Reports in late 2010 that al-Qaeda in the Islamic Maghreb (AQIM) was running drugs in the Sahel for the Revolutionary Armed Forces of Columbia (FARC) went largely unnoticed. This Islamo-Marxist transcontinental drugs nexus should have been a major issue but it appears to have been marginalised by other security concerns.
The reason it has been marginalised lies in our differing perceptions of drugs and violence. Most believe that drugs are something you can take or leave. Contrast that with our perception of terrorism for example — random, deadly, violent, with no respect for lifestyle or income bracket its images are visceral and ubiquitous.
In reality, terrorism and the drugs trade are often interrelated but whilst the former is fuelled by media attention the latter is most comfortable in the shadows. Emphasising this symbiosis, US Assistant Secretary of State William Brownfield recently asserted that drug trafficking can no longer be considered separate from the political and ideological goals of terrorist and insurgent forces.
Funding is oxygen to an armed group: financial countermeasures must be at the forefront of any attempt to combat terrorism and insurgency especially when, in many narratives, they are enabled by globalisation. Globalisation when perceived as a negative phenomenon facilitates the flows of illicit goods and enables transnational criminal networks. It is argued that weak — or “failed” to use the popular term — states lacking strong centralised authority serve as bases for these networks.
Within this framework there is no alternative for the West but to engage in statebuilding. If you want stability, so the argument goes, prepare for intervention. This explains the strategic importance of Afghanistan on today’s world stage: the poorest country outside sub-Saharan Africa, it is currently the world’s largest producer of opiates and historically, the territory has lacked the strong centralised authority that would act to inhibit the effectiveness of illicit networks.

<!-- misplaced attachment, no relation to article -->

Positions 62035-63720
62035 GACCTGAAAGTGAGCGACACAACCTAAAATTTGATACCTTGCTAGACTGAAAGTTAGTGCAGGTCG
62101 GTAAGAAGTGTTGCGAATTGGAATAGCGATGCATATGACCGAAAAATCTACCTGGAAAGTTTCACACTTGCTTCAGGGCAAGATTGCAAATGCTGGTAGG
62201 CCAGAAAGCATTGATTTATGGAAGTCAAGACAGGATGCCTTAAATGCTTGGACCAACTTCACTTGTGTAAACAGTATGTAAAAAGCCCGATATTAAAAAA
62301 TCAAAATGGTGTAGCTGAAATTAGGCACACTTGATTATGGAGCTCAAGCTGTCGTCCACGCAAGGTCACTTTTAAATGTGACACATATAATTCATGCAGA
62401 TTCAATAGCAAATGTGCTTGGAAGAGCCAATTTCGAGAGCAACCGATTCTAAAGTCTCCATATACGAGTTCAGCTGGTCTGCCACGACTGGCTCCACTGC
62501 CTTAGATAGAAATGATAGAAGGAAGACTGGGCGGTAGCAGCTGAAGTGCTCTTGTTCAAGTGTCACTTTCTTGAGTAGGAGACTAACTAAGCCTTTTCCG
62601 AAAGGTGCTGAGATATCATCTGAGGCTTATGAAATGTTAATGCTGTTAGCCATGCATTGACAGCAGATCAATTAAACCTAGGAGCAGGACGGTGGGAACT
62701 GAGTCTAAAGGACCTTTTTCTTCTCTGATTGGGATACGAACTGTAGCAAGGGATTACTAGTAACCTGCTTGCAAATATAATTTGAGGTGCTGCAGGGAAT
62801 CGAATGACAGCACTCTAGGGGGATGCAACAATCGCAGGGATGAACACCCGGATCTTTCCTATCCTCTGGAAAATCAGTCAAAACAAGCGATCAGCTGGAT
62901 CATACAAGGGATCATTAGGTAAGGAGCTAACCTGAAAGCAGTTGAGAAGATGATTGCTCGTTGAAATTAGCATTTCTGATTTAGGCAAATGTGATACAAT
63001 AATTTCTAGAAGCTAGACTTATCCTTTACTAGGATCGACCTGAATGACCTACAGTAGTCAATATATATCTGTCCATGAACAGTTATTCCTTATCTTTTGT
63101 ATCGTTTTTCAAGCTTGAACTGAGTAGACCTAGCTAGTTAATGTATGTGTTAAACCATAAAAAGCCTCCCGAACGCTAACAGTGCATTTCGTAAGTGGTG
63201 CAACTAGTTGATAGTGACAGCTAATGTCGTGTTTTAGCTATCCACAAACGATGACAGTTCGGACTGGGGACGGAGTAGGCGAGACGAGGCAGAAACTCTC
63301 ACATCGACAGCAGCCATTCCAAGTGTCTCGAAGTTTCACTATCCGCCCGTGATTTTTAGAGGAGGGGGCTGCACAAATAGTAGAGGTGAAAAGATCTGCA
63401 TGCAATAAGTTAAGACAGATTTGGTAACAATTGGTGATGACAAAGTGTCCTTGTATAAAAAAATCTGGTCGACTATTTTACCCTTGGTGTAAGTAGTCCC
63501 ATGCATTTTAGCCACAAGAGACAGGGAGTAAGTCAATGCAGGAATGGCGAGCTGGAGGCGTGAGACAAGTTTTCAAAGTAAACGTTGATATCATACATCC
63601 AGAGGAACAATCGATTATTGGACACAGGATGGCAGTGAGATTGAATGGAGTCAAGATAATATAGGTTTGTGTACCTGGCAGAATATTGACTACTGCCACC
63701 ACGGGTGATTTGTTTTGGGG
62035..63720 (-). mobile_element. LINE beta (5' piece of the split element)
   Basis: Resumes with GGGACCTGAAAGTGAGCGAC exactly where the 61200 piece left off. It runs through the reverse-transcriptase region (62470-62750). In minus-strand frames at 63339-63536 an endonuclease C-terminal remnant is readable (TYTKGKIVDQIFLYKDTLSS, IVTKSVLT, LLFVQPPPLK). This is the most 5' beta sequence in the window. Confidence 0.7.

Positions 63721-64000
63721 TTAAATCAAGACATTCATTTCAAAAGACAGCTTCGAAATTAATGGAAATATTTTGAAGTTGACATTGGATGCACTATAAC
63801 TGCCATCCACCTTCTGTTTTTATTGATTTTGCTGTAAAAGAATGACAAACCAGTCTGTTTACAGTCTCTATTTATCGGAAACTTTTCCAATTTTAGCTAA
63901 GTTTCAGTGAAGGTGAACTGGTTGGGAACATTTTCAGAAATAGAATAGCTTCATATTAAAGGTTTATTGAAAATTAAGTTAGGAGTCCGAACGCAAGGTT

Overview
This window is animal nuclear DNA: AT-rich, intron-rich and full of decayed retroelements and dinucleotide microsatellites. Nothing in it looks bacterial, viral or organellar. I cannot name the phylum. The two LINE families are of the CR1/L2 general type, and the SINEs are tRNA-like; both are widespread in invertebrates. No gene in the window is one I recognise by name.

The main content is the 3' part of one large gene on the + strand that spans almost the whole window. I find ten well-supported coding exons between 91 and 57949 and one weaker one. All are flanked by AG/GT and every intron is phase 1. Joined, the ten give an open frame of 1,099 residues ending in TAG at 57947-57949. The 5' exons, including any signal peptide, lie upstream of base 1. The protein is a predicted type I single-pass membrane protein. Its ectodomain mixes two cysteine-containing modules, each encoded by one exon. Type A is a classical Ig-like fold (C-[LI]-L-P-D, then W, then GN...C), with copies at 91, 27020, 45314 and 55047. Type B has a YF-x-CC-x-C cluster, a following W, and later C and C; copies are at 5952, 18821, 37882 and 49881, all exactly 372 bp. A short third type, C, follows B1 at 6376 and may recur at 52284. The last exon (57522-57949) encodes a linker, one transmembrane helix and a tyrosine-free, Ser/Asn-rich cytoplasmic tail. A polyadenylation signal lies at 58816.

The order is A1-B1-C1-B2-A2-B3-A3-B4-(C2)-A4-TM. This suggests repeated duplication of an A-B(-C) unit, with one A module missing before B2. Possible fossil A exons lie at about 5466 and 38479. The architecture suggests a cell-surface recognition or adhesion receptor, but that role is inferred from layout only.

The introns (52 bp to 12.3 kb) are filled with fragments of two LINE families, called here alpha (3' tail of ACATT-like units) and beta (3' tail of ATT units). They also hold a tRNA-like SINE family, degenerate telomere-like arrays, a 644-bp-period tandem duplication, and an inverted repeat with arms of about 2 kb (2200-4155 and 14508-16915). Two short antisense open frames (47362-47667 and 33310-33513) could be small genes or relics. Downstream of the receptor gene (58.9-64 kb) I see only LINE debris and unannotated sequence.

Tribalism and pastoralism developed in the region after Genghis Khan destroyed the cities and water works in Khurasan (today’s Northern Afghanistan) in the 13th century. The later rise of seaborne trade reduced the need for the land routes of the Silk Road upon which Afghan merchants had depended. As pastoralism increased, the reliance upon the group for survival and the difficulty of movement over large distances continued: tribes rejected the concept of belonging to a country and failed to recognise any sovereignty of national governments that would attempt to exert authority.
Against this backdrop, foreign powers have nevertheless attempted to install central governments in the territory. In the latter half of the 20th century, in its border dispute with US-allied Pakistan, Afghanistan had no option but to ally with the Soviet Union and thus came into its sphere of influence. Soviet control became more pronounced with its installation of puppet regimes which attempted to implement unpopular reforms, precipitating armed resistance that coalesced beneath the banner of Islam.